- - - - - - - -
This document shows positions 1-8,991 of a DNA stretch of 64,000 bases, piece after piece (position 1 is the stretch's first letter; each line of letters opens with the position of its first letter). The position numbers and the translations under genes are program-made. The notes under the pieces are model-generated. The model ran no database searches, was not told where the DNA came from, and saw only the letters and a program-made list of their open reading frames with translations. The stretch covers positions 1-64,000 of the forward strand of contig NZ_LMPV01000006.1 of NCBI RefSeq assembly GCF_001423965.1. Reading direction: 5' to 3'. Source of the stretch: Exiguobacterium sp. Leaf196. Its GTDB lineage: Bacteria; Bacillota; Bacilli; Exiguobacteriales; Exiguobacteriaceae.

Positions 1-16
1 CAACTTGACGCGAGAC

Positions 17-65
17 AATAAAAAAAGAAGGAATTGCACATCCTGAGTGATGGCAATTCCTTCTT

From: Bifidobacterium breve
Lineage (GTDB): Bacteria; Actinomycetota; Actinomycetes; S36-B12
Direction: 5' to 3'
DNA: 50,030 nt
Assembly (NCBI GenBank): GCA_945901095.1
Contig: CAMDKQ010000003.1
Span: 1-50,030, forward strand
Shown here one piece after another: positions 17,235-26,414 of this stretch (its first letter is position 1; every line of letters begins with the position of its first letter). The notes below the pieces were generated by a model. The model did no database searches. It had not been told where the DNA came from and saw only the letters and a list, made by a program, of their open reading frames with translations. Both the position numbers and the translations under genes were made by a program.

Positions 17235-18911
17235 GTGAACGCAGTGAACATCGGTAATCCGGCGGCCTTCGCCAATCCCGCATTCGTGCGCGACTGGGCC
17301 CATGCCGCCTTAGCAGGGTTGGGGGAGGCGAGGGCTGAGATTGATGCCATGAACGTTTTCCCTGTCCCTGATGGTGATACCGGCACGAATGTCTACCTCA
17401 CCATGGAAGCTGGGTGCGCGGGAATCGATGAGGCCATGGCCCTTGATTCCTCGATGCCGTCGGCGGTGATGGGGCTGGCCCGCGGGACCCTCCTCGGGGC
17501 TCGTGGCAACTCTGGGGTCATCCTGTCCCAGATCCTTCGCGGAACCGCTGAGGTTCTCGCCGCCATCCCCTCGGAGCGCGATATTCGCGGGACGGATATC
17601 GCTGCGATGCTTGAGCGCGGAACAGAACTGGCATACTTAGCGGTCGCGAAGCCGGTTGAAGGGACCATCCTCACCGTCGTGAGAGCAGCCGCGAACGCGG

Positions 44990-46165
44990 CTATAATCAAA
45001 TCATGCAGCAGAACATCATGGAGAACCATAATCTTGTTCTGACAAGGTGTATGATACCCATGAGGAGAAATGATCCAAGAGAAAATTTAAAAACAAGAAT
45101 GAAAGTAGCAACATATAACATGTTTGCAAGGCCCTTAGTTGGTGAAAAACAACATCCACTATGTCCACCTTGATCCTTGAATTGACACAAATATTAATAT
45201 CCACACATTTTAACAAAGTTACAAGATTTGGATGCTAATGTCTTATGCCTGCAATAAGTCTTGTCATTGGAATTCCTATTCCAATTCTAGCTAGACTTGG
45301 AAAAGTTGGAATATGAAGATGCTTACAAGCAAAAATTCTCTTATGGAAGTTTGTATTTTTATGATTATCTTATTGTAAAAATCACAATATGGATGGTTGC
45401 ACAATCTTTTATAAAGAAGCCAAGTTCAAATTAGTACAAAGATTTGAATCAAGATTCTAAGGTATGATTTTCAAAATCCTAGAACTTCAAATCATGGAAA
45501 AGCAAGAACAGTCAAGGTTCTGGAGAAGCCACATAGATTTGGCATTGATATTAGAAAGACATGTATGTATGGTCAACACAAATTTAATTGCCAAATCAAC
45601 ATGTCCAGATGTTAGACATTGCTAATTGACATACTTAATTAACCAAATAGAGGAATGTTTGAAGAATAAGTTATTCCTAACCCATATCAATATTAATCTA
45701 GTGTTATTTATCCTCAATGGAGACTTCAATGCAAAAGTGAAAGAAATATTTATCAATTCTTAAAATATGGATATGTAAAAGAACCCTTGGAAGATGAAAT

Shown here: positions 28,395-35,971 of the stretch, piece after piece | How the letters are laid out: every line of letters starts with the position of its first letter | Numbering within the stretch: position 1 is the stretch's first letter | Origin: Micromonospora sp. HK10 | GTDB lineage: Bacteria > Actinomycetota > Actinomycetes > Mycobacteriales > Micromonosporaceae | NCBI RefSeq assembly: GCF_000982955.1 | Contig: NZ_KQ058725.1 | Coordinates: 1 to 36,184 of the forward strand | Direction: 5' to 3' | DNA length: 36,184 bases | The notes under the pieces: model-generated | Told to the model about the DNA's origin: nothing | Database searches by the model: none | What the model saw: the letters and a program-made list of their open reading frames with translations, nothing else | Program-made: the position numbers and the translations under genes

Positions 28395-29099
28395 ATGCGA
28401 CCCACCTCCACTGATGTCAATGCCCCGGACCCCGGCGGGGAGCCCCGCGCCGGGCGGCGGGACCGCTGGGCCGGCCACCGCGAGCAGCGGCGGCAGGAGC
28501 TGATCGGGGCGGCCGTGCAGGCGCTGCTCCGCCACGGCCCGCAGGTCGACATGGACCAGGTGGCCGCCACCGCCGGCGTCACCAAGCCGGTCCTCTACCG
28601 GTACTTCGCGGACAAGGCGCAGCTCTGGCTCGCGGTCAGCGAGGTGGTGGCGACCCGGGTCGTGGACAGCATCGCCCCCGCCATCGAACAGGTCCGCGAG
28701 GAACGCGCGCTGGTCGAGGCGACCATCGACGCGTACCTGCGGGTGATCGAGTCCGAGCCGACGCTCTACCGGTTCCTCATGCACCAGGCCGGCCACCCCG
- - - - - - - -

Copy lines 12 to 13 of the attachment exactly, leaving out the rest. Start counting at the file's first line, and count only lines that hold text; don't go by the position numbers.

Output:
Span: 1-50,030, forward strand
Shown here one piece after another: positions 17,235-26,414 of this stretch (its first letter is position 1; every line of letters begins with the position of its first letter). The notes below the pieces were generated by a model. The model did no database searches. It had not been told where the DNA came from and saw only the letters and a list, made by a program, of their open reading frames with translations. Both the position numbers and the translations under genes were made by a program.